Notes[edit]

  1. ^ The website of Banglarights is here.
  2. ^ The website of DrikNews is here.

References[edit]

  1. ^ a b c "Network partnerships: Drik Picture Library, Dhaka, Bangladesh", Prince Claus Fund. Archived by the Wayback Machine on 4 July 2010.
  2. ^ Fair Trade Photography
  3. ^ Alam, Shahidul (3 February 2008). "Ten Years of Pathshala". The South Asian (Blog). Archived from the original on 6 July 2012. 
  4. ^ "Photomedia Summer School in international photo journalism and documentary photography". Edith Cowan University. Retrieved 16 June 2015. 
  5. ^ http://www.newagebd.com/2009/sep/14/time.html.[broken citation]
  6. ^ "Pathshala graduates get certificates, chief airs anger". bdnews24.com. 7 August 2009. Retrieved 16 June 2015. 
  7. ^ Shah, Angilee (29 May 2007). "Bangladesh: Photography students receive death threats". AsiaMedia. Asia Institute, UCLA. 
  8. ^ "Portfolios at Pathshala". The Chobi Mela Files (Blog). 7 November 2006. 
  9. ^ "Mobile Photography Exhibition Spreads Message in Sri Lanka". World Bank Sri Lanka. Archived from the original on 16 June 2008. Retrieved 4 July 2008. 
  10. ^ "PDN's 30"
  11. ^ "Year in Culture". The Daily Star. 31 December 2010. Retrieved 16 June 2015. 
  12. ^ "Students revel in exposure to fragile world". Canon. December 2007. Retrieved 16 June 2015. 
  13. ^ "Andrew Biraj". World Press Photo. Retrieved 16 June 2015. 
  14. ^ "CPN at the World Press Photo Awards Days". Canon. May 2010. Retrieved 16 June 2015. 

Further reading[edit]

  • Gerhard Haupt and Pat Binder, "Drik: Images for change", Nafas.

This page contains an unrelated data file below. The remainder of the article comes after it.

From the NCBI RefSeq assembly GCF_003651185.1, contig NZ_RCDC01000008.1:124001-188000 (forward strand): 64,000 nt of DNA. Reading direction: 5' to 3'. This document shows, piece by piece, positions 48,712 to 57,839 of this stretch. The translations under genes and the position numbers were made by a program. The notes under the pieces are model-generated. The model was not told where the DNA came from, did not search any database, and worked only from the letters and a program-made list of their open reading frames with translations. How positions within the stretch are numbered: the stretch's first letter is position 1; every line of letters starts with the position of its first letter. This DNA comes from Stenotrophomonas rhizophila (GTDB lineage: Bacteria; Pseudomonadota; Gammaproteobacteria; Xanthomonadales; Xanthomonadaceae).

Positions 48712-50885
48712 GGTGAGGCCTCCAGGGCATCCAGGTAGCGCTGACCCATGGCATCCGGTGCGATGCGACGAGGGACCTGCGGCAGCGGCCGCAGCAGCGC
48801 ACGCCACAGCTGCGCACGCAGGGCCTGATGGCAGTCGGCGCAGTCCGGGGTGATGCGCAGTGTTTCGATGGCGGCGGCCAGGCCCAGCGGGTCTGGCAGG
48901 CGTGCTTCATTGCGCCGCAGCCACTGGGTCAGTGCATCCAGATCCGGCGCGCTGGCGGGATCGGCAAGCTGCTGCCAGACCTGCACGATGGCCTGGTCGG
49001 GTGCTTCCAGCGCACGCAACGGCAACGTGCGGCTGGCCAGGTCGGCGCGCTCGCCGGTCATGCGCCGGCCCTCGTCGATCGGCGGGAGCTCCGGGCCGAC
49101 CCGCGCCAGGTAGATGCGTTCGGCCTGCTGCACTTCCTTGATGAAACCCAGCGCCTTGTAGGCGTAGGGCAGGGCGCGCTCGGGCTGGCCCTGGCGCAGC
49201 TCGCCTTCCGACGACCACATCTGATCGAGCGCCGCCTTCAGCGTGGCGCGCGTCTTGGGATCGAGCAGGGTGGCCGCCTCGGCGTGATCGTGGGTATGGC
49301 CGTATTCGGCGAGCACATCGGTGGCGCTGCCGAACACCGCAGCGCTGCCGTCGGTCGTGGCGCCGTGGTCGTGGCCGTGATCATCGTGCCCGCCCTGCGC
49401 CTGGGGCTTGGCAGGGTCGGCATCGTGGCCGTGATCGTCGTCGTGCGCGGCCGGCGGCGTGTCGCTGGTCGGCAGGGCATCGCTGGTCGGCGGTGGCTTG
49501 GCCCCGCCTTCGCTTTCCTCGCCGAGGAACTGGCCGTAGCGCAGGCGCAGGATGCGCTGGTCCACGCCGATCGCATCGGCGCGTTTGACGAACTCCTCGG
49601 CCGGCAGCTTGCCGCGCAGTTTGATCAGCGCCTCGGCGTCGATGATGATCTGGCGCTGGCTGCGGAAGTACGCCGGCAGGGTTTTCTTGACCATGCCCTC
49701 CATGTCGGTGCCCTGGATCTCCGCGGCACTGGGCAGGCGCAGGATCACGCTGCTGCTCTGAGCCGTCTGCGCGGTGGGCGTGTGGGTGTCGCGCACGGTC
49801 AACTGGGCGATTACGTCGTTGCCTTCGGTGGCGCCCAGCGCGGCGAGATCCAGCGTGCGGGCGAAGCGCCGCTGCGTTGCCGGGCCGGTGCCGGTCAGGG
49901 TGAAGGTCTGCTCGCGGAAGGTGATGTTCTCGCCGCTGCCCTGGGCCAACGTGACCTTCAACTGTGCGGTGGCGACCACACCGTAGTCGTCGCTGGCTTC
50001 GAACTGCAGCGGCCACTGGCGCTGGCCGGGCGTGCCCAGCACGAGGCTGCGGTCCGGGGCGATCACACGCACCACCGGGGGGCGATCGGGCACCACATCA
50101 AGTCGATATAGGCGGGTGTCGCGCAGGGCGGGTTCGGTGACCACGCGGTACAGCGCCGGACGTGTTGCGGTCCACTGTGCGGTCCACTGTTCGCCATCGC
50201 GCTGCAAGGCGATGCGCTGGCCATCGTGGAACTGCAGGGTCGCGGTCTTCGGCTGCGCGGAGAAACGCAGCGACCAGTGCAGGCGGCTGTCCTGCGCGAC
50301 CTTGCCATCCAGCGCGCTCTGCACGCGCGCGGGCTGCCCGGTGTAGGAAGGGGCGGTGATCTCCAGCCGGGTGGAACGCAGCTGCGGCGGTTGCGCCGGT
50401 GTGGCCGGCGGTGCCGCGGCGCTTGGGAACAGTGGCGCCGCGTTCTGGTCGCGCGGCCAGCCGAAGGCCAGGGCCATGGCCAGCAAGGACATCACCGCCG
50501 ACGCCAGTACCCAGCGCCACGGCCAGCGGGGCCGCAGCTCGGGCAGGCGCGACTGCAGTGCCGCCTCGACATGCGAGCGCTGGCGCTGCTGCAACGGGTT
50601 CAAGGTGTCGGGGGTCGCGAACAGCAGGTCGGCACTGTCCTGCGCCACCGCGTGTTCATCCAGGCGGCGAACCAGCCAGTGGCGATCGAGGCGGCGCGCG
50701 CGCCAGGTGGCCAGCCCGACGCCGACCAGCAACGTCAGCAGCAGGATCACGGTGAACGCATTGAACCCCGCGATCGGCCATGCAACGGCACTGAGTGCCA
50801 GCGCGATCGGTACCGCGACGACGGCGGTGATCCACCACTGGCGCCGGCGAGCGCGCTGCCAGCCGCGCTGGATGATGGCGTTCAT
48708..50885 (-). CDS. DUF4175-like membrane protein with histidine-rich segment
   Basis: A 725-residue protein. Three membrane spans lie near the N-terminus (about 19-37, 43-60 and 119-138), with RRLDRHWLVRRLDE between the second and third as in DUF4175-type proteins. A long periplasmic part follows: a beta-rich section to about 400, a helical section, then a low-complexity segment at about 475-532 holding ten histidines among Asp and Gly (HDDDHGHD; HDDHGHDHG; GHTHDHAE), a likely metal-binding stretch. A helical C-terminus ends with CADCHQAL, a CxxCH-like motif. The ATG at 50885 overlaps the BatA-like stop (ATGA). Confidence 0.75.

• "Drik Picture Library", Images against war, Galerie Lichtblick.
  • Saad Hammadi, "Drik turns 18", New Age Xtra, 7–13 September 2007. Archived by the Wayback Machine on 18 December 2010.
  • "Drik Picture Library Ltd", photography-now.com. Archived by the Wayback Machine on 10 February 2012.
  • Indira Ravindran and Laila Duggan, "Case study 1: Drik: Out of focus"; in Jane Foster and Kumi Naidoo, eds, Young people at the centre: Participation and social change (London: Commonwealth Secretariat, 2001; ISBN 0-85092-681-5).
  • "Drik/Pathsala - Bangladesh", International Photographers and Researchers Network. Archived by the Wayback Machine on 1 July 2007. "Noscript text reads: UK to Bangladesh Host for Arabella Plouviez and Associate Partner / DRIK and Pathshala are the primary educational and managing agencies for photographic education and photo journalism in Bangladesh and SE Asia. Their programme is delivered in Dhaka and consists of an affiliated course to the University of Sunderland. The organsiations [sic] design and deliver the major SE Asian photography celebration Chobi Mela to a wide range of international photographers and institutions. They have a long track record of producing exhibitions and projects that provide a wider view of the political and economic realities of Bangladesh."
  • "New from the Network - 12 September 2007: Events and training: Drik celebrates 18th birthday with new exhibition – Bangladesh Now", Creative Exchange. Archived by the Wayback Machine on 24 March 2008.

External links[edit]